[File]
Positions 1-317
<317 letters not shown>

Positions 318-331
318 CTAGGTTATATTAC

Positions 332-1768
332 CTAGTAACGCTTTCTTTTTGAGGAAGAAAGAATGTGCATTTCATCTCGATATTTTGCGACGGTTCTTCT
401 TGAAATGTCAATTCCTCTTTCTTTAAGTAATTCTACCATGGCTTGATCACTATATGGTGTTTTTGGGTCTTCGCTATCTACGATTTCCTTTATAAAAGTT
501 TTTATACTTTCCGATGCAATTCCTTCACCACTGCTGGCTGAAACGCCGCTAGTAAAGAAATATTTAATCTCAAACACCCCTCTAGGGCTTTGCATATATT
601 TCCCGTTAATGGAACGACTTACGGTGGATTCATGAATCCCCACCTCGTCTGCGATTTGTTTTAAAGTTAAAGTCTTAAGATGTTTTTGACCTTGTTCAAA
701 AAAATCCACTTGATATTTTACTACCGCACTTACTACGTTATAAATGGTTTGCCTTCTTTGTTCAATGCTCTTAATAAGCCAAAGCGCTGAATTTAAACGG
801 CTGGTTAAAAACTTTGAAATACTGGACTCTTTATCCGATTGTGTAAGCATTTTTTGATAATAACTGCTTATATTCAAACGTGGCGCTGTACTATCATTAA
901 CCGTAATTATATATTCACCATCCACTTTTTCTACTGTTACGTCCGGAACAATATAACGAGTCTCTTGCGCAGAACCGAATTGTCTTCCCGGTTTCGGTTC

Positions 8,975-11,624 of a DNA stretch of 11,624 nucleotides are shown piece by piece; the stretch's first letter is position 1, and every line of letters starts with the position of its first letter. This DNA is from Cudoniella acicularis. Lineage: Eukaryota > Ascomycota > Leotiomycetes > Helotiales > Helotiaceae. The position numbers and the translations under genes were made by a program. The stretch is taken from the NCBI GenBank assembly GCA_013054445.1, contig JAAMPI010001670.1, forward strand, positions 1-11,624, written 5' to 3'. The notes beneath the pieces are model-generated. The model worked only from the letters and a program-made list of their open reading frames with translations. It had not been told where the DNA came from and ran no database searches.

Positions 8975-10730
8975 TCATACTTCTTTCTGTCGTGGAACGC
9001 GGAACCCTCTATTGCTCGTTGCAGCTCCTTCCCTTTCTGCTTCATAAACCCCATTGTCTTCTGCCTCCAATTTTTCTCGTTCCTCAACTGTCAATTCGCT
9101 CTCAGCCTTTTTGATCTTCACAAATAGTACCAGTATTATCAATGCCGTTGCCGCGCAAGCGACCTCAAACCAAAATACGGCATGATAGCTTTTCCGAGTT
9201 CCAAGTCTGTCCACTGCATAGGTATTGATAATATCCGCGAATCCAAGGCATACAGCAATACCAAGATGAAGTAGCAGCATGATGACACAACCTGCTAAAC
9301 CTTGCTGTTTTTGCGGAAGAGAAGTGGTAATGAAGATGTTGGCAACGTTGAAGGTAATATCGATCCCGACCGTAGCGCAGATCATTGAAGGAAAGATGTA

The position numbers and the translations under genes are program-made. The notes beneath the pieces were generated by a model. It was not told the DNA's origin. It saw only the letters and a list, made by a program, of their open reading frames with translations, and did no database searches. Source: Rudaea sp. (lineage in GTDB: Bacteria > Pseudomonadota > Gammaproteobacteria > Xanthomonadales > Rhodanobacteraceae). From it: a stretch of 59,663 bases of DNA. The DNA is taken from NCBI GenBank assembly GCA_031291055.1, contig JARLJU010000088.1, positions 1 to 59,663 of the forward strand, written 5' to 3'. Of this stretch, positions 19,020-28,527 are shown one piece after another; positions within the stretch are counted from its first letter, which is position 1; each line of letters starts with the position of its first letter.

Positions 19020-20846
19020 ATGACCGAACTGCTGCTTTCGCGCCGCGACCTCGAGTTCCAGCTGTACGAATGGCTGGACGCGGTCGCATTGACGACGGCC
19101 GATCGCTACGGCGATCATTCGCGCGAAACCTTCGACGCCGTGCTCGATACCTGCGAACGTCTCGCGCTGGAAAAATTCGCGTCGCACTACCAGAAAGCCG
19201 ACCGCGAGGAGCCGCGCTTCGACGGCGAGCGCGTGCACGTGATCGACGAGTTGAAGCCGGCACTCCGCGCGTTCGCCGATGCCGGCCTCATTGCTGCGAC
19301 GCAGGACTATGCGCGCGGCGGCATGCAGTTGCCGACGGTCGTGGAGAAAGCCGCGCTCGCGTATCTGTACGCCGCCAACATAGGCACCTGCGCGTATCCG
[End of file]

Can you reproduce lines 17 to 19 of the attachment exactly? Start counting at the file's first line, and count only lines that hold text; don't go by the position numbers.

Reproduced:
9101 CTCAGCCTTTTTGATCTTCACAAATAGTACCAGTATTATCAATGCCGTTGCCGCGCAAGCGACCTCAAACCAAAATACGGCATGATAGCTTTTCCGAGTT
9201 CCAAGTCTGTCCACTGCATAGGTATTGATAATATCCGCGAATCCAAGGCATACAGCAATACCAAGATGAAGTAGCAGCATGATGACACAACCTGCTAAAC
9301 CTTGCTGTTTTTGCGGAAGAGAAGTGGTAATGAAGATGTTGGCAACGTTGAAGGTAATATCGATCCCGACCGTAGCGCAGATCATTGAAGGAAAGATGTA